This article aims to rekindle the debate on the politics of aid in the increasingly common – yet still under-studied – authoritarian and low-intensity conflict settings, detailing the case of Ethiopia in 2016, when a 50-year drought coincided with a wave of protests and a state of emergency.
During four months of qualitative fieldwork in 2017, state, civil society, Ethiopian and international actors were approached – from humanitarian headquarters to communities in the Amhara, Oromiya and Somali regions.
Research participants relayed stark discrepancies between the humanitarian theatre's ‘frontstage’, where disaster responders showcase an exemplary response, and its ‘backstage’, where they remove their frontstage masks and reflect on the information, the decision-making monopoly of the state and the intrusion of conflict dynamics into the humanitarian response. In humanitarian research and in policy, a collective conversation is necessary on where to draw the line between respect for governments’ sovereignty and the intrusion of humanitarian principles.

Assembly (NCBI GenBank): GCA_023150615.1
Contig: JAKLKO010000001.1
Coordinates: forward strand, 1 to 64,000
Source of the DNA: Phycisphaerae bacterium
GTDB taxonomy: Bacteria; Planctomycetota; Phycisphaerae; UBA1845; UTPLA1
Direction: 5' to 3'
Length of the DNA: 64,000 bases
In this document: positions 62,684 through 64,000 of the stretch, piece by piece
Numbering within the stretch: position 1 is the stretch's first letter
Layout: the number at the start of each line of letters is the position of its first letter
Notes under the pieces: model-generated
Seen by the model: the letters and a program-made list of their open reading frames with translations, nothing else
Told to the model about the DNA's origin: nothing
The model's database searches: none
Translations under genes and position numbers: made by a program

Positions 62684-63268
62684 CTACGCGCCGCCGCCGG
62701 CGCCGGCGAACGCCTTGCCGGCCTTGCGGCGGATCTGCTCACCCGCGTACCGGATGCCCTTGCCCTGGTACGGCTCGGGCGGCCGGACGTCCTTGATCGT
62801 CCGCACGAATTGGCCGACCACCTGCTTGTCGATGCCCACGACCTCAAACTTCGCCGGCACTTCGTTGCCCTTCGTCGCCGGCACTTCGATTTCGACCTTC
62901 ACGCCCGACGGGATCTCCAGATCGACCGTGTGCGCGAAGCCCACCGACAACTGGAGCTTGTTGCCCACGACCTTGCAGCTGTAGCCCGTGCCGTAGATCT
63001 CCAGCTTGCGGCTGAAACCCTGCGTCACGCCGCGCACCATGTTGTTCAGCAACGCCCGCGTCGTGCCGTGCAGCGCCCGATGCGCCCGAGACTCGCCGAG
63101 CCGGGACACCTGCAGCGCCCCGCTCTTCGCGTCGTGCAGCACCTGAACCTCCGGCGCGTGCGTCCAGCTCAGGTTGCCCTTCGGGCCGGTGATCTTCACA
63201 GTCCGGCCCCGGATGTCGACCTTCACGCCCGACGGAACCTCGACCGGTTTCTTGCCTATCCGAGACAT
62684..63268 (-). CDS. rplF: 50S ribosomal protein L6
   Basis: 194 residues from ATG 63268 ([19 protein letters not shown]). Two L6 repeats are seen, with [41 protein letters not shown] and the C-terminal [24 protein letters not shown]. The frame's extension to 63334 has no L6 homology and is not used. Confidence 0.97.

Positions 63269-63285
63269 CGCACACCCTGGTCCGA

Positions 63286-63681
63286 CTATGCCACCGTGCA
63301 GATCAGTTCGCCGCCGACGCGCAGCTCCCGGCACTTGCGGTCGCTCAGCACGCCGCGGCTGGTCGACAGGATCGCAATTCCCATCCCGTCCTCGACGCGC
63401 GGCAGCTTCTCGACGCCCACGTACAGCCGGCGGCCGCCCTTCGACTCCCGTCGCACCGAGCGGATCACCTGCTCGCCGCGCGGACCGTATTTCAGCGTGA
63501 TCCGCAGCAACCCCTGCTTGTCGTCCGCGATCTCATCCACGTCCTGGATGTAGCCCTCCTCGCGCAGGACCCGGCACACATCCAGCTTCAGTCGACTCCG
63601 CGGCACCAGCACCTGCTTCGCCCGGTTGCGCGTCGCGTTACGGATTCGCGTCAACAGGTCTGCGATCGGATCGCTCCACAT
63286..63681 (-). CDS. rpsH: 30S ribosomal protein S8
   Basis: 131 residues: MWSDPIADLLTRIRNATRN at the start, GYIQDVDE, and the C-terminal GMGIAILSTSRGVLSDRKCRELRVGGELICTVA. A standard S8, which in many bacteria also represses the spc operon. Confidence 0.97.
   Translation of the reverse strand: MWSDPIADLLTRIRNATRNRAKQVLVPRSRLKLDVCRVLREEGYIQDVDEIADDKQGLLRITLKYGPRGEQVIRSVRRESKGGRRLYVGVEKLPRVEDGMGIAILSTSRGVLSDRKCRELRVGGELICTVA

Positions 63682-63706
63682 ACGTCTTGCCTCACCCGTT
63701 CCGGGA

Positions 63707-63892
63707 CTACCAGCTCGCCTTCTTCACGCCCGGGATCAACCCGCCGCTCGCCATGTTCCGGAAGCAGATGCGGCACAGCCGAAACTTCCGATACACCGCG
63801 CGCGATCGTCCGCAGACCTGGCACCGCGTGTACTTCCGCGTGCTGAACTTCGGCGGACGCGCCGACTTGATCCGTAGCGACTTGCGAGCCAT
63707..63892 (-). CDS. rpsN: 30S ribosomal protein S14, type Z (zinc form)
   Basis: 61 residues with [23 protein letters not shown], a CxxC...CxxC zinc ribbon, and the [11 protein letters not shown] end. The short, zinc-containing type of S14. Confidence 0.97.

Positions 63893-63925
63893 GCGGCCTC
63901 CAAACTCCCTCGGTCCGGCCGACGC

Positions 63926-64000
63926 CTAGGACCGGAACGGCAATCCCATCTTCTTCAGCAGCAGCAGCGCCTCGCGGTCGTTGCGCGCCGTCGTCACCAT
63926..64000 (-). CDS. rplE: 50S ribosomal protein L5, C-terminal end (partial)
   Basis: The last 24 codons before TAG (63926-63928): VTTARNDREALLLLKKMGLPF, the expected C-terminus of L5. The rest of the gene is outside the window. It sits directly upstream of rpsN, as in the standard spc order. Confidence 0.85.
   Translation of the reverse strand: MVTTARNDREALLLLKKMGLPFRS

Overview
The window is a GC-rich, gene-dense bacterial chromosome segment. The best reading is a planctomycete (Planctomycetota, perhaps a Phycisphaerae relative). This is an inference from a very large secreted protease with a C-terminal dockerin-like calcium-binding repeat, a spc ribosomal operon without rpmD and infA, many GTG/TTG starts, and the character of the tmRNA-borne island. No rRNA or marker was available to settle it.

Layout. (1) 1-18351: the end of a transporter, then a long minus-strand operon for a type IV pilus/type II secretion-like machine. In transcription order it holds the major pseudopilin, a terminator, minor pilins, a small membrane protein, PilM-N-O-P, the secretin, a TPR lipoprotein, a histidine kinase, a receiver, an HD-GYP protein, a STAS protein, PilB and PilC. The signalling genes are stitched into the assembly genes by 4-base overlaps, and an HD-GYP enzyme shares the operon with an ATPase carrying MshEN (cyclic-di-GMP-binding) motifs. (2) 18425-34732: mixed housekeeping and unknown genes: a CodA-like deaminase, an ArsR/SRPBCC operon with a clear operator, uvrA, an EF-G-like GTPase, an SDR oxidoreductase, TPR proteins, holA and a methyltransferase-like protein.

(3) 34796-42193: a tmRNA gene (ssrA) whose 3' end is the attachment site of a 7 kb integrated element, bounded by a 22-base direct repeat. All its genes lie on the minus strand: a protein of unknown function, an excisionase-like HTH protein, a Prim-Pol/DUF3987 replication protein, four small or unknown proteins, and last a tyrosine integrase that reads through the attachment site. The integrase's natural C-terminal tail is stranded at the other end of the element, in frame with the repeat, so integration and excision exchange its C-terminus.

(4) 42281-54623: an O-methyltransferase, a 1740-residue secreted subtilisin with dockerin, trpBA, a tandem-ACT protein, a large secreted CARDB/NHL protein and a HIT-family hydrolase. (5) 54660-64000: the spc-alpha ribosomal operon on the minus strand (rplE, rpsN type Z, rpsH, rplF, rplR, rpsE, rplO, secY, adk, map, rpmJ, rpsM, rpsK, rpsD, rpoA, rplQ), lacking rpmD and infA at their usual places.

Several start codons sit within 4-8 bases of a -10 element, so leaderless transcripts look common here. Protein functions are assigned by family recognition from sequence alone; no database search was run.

Additional Metadata
Persistent URL dx.doi.org/10.1017/S0022278X18000654, hdl.handle.net/1765/115395
Journal Journal of Modern African Studies
Note This article was written as part of the VICI scheme project no. 453/14/013, entitled ‘When disasters meet conflict (DisCoRD)’
Citation
Desportes, I, Hilhorst, D.J.M, & Mandefro, H. (2019). The humanitarian theatre. Journal of Modern African Studies, 57(1), 31–59. doi:10.1017/S0022278X18000654